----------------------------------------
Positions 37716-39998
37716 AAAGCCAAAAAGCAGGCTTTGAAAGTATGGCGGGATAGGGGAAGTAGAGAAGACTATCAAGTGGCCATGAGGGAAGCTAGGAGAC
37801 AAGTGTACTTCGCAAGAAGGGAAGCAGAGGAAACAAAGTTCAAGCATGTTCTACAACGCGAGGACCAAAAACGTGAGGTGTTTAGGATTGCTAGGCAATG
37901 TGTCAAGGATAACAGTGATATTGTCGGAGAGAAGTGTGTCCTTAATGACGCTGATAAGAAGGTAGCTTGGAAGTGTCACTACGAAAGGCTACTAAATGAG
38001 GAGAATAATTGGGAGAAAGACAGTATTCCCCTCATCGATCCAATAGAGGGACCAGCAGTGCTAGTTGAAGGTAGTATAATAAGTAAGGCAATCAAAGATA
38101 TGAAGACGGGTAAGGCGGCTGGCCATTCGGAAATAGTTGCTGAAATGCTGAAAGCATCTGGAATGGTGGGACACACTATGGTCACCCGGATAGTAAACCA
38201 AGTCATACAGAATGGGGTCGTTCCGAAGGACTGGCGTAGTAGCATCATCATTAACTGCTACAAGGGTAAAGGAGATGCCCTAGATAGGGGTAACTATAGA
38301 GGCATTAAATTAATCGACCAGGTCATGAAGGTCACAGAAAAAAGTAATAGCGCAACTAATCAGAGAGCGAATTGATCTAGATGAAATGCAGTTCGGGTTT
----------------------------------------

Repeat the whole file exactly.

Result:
Positions 37716-39998
37716 AAAGCCAAAAAGCAGGCTTTGAAAGTATGGCGGGATAGGGGAAGTAGAGAAGACTATCAAGTGGCCATGAGGGAAGCTAGGAGAC
37801 AAGTGTACTTCGCAAGAAGGGAAGCAGAGGAAACAAAGTTCAAGCATGTTCTACAACGCGAGGACCAAAAACGTGAGGTGTTTAGGATTGCTAGGCAATG
37901 TGTCAAGGATAACAGTGATATTGTCGGAGAGAAGTGTGTCCTTAATGACGCTGATAAGAAGGTAGCTTGGAAGTGTCACTACGAAAGGCTACTAAATGAG
38001 GAGAATAATTGGGAGAAAGACAGTATTCCCCTCATCGATCCAATAGAGGGACCAGCAGTGCTAGTTGAAGGTAGTATAATAAGTAAGGCAATCAAAGATA
38101 TGAAGACGGGTAAGGCGGCTGGCCATTCGGAAATAGTTGCTGAAATGCTGAAAGCATCTGGAATGGTGGGACACACTATGGTCACCCGGATAGTAAACCA
38201 AGTCATACAGAATGGGGTCGTTCCGAAGGACTGGCGTAGTAGCATCATCATTAACTGCTACAAGGGTAAAGGAGATGCCCTAGATAGGGGTAACTATAGA
38301 GGCATTAAATTAATCGACCAGGTCATGAAGGTCACAGAAAAAAGTAATAGCGCAACTAATCAGAGAGCGAATTGATCTAGATGAAATGCAGTTCGGGTTT